Internet Shakespeare Editions

About this text

  • Title: Holinshed on King Lear
  • Author: Raphael Holinshed
  • Editor: Michael Best

  • Copyright Michael Best. This text may be freely used for educational, non-profit purposes; for all other uses contact the Editor.
    Editor: Michael Best
    Not Peer Reviewed

    Holinshed on King Lear


    0.1Raphael Holinshed's Chronicles of England, Scotland, and Ireland (1587) was a volume Shakespeare returned to throughout his career. His earliest histories were indebted to it, as is the late romance, Cymbeline, and he consulted it in creating his great tragedies King Lear and Macbeth. Raphael Holinshed was not the only writer of what became over time as a kind of compendium of the history of England; there were various contributors to the narratives, and each writer in turn consulted multiple sources. As they did so, they found that accounts and dates varied, sometimes quite dramatically; as he read Holinshed, Shakespeare would have been regularly reminded of the difficulty of establishing historical accuracy, and of the varying interpretations of earlier historians as they recounted the events they record. Towards the end of the section from which the current extract is taken, the historian carefully makes clear the problems he faced in compiling his work:

    Here ye must note that there is difference amongst writers about the supputation[calculation] and account of these years, insomuch that some, making their reckoning after certain writers and finding the same to vary above three hundred years, are brought into further doubt of the truth at the whole history; but whereas other[s] have by diligent search tried out the continuance of every governor's reign and reduced the same to a likelihood of some conformity, I have thought best to follow the same [i.e. process] leaving the credit thereof with the first authors.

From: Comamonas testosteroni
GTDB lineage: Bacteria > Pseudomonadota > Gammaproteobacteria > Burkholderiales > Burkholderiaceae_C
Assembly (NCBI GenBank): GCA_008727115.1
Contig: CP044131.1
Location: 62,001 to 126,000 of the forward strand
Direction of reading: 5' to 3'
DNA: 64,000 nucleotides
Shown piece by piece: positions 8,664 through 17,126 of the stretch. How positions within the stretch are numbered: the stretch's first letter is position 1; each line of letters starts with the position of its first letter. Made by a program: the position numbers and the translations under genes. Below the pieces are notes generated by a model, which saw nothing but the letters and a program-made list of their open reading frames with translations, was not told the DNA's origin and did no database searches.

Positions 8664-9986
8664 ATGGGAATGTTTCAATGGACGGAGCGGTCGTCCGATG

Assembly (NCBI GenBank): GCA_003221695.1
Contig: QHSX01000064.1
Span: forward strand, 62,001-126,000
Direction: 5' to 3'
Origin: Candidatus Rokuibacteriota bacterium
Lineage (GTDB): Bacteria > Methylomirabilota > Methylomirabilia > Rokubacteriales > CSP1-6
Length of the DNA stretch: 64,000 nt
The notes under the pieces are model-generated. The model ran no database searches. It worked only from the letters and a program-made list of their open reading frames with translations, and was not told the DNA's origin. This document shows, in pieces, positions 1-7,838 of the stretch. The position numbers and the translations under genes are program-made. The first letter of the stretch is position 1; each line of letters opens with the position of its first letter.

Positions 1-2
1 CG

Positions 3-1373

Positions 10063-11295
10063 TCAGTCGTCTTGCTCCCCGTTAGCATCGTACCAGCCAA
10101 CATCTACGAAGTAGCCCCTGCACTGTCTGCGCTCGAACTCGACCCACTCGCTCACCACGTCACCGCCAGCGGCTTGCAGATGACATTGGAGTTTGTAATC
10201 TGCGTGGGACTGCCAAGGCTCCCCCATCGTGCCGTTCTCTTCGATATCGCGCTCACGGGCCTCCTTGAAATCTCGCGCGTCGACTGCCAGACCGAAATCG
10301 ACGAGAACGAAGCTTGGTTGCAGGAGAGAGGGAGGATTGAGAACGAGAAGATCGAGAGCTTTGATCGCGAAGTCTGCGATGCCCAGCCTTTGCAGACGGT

In the original volume, marginalia (omitted here) record the authors Holinshed was consulting as he narrates his histories.

    The uncertainties concerning dates and facts that Holinshed admits may have made it easier for Shakespeare and his contemporaries to reconstruct history to accord with their instinct for heightening drama. No change, however, in his earlier use of Holinshed are as startling as his rewritten ending, where Cordelia loses the battle against her sisters, and both she and Lear perish.

    The current selection, from volume 2, book 2, chapters 5-8, is taken from the website of the Holinshed Project ( The text has been modernized.